#rsrh Revisiting the filibuster.

Over at RedState, Erick Erickson’s written a post calling for people to flood the zone in opposition to changing the filibuster rules.  I share that sentiment, and approve of it: and I agree with hogan (also at RedState) that the filibuster situation as currently designed has inherent merit.  However, I am also prepared to take advantage of the new rules, should the fools in the Democratic Senate caucus actually implement them.

I spelled it out here: to summarize, if the filibuster is eliminated then the Republican Senate abruptly goes from needing thirteen Democrats in order to pass the House’s legislation to only needing four.  Thirteen is hard – doable, if you’re willing to give things up to get it – but hard.  Four?  Four is easy.  We’ve got seven Democrats seriously worried about keeping their jobs after 2012, which even gives the GOP a buffer for its Northeastern contingent.  Senators Udall and Harkin apparently either can’t count, or they don’t quite realize that it’s no longer 2009.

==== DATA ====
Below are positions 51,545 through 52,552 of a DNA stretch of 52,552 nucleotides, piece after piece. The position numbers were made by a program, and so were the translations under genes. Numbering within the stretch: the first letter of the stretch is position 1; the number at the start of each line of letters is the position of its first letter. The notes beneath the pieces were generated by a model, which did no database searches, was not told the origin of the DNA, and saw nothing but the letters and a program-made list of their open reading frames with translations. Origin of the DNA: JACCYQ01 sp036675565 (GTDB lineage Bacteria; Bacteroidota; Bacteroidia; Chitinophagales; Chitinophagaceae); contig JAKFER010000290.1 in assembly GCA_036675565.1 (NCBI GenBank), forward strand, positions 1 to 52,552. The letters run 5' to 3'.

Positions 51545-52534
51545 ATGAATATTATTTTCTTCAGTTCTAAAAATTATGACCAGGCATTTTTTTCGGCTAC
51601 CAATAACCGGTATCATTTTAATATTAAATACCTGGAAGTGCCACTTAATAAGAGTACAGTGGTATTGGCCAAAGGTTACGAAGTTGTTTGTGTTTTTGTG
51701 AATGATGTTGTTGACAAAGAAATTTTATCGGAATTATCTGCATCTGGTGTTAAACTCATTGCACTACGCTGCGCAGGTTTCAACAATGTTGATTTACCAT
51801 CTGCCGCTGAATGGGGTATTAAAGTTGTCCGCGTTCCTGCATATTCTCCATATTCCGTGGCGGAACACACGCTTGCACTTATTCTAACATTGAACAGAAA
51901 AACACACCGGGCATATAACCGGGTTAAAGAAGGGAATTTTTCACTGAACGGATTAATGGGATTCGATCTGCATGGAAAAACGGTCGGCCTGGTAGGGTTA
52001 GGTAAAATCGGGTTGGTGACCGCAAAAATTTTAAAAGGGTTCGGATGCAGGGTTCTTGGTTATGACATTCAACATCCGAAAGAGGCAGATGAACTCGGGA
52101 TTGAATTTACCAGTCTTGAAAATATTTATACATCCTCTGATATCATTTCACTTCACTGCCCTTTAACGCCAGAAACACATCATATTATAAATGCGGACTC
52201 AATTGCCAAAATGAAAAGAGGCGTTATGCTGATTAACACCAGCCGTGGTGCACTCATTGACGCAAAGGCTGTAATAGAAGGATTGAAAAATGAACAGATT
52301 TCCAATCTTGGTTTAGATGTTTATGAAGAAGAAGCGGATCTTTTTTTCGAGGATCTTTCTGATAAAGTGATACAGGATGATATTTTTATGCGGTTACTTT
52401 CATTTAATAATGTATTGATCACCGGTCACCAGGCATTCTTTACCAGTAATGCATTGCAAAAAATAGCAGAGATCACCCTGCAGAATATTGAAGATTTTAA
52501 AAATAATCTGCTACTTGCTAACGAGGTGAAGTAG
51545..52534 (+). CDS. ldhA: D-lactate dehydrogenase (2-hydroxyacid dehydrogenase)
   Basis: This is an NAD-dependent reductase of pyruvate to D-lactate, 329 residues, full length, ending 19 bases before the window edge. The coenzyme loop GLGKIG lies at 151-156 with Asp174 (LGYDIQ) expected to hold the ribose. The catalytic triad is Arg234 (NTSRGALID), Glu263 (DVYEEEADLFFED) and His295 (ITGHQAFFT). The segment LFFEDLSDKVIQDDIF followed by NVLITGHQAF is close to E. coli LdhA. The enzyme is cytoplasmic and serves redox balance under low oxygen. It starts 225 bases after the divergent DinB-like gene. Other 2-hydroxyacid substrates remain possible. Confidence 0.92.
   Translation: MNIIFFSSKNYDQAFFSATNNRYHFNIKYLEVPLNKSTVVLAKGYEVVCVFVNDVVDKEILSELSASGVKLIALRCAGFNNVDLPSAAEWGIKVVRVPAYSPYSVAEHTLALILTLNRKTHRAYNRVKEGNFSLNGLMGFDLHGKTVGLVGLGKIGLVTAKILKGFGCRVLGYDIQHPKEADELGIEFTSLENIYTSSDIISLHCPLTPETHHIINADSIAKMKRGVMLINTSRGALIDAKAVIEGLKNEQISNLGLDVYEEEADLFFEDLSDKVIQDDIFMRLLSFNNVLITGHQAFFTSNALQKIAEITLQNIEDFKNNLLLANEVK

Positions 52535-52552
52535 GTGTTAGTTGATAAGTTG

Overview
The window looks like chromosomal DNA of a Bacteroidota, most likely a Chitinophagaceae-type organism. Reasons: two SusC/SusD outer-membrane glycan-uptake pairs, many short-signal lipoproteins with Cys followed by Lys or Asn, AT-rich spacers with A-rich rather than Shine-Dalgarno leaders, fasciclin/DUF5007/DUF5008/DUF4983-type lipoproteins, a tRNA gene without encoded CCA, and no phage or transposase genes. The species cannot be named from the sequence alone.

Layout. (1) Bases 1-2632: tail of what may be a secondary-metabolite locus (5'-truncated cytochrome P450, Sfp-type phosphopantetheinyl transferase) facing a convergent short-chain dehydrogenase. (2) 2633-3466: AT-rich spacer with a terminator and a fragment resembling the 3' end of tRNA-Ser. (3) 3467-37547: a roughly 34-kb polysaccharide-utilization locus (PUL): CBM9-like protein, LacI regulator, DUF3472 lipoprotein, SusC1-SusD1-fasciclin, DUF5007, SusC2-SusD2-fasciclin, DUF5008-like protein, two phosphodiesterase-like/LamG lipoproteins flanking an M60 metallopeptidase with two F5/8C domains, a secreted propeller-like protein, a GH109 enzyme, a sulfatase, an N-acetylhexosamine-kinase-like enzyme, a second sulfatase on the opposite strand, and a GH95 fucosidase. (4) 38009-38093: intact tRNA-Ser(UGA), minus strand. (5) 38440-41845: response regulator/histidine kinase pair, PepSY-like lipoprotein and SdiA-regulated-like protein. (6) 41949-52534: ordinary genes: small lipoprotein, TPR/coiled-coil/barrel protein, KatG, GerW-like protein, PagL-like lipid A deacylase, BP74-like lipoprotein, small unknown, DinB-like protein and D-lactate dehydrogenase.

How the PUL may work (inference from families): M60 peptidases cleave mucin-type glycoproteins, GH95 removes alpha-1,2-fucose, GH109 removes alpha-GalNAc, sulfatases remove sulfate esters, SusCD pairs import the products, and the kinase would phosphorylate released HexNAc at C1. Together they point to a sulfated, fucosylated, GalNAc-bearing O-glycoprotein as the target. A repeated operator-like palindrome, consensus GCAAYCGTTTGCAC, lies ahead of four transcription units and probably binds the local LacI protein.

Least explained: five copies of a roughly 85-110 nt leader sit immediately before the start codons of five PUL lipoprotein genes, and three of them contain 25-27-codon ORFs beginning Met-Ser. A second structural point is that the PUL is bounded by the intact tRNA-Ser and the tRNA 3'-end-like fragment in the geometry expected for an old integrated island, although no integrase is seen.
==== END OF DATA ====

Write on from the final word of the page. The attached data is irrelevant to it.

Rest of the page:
Really.  It’s no longer 2009.  In 2009 the GOP had to play defense in the Senate, because we had a nineteen-to-twenty vote gap that had to be surmounted in order to put any of our policy positions on the board.  Which we couldn’t do.  And now the Democrats want to make it easier for the GOP to make the twenty-three Democratic Senators up for reelection next year squirm in their seats over difficult votes?  Is this a trick question?

Moe Lane